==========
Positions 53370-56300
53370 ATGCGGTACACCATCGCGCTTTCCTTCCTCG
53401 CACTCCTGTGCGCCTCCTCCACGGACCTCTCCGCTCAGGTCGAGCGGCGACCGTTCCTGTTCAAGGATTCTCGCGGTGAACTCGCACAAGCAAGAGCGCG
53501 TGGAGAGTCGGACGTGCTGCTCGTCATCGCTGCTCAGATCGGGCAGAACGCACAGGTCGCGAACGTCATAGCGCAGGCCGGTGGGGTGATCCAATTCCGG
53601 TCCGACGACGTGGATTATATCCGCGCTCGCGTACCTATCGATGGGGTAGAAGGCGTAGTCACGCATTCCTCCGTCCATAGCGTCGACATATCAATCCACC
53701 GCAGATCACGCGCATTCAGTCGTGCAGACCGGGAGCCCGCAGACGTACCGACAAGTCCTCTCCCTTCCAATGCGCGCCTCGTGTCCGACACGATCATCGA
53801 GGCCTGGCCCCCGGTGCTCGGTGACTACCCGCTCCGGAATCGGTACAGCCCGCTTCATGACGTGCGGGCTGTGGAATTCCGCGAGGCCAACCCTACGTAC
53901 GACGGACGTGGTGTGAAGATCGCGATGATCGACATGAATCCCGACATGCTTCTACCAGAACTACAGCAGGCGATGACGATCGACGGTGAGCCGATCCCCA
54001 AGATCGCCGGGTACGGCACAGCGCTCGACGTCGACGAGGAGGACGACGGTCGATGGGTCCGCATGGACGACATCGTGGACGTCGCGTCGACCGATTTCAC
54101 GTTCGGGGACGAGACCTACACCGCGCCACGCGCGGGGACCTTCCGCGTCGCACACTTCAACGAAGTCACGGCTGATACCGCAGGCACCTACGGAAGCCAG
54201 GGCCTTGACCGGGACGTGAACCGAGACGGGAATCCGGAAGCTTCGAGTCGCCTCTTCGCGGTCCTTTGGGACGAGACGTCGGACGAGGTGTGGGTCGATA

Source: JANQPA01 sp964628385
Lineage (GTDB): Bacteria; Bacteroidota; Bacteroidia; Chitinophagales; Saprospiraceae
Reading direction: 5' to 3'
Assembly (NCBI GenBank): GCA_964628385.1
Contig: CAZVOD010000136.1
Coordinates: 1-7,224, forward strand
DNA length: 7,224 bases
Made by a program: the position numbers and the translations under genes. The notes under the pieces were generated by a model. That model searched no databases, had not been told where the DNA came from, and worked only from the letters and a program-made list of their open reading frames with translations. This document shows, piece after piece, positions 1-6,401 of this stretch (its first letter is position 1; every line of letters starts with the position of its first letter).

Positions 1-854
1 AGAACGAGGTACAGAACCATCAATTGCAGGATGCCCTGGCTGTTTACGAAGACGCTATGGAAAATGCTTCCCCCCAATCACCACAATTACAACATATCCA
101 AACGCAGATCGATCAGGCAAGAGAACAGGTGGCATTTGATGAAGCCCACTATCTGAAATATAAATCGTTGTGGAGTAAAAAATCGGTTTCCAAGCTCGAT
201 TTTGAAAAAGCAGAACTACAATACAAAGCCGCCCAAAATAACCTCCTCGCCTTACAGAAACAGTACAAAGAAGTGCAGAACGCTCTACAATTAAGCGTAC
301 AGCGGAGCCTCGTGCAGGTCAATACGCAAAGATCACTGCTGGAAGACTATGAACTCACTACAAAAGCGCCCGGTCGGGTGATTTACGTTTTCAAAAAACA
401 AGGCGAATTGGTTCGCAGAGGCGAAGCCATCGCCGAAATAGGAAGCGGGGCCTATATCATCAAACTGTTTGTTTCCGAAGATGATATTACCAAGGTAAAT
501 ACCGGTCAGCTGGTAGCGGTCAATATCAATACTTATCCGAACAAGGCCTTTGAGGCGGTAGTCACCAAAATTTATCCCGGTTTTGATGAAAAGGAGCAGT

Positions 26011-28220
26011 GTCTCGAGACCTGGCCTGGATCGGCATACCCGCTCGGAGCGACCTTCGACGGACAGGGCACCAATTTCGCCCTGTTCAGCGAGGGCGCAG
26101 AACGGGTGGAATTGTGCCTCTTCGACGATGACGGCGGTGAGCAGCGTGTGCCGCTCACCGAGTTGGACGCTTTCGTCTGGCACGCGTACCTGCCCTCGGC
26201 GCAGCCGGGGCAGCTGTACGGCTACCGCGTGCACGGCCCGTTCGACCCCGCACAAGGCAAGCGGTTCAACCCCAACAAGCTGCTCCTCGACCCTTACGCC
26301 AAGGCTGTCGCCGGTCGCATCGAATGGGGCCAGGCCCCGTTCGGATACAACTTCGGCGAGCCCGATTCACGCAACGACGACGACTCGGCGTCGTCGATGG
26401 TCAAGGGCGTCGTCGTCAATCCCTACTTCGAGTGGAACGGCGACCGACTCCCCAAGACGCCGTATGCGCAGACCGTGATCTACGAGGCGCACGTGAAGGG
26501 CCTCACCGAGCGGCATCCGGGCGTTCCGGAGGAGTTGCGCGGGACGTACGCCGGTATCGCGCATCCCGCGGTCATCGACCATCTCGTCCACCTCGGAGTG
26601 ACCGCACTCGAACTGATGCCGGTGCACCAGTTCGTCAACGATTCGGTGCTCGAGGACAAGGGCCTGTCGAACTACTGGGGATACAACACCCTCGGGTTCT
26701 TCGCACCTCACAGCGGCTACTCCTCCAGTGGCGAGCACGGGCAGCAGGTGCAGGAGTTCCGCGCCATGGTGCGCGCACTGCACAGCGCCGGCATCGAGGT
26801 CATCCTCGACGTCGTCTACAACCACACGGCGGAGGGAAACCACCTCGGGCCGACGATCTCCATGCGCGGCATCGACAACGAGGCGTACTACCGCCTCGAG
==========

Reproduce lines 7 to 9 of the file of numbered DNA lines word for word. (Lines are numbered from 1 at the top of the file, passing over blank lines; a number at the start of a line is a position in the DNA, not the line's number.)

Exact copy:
53801 GGCCTGGCCCCCGGTGCTCGGTGACTACCCGCTCCGGAATCGGTACAGCCCGCTTCATGACGTGCGGGCTGTGGAATTCCGCGAGGCCAACCCTACGTAC
53901 GACGGACGTGGTGTGAAGATCGCGATGATCGACATGAATCCCGACATGCTTCTACCAGAACTACAGCAGGCGATGACGATCGACGGTGAGCCGATCCCCA
54001 AGATCGCCGGGTACGGCACAGCGCTCGACGTCGACGAGGAGGACGACGGTCGATGGGTCCGCATGGACGACATCGTGGACGTCGCGTCGACCGATTTCAC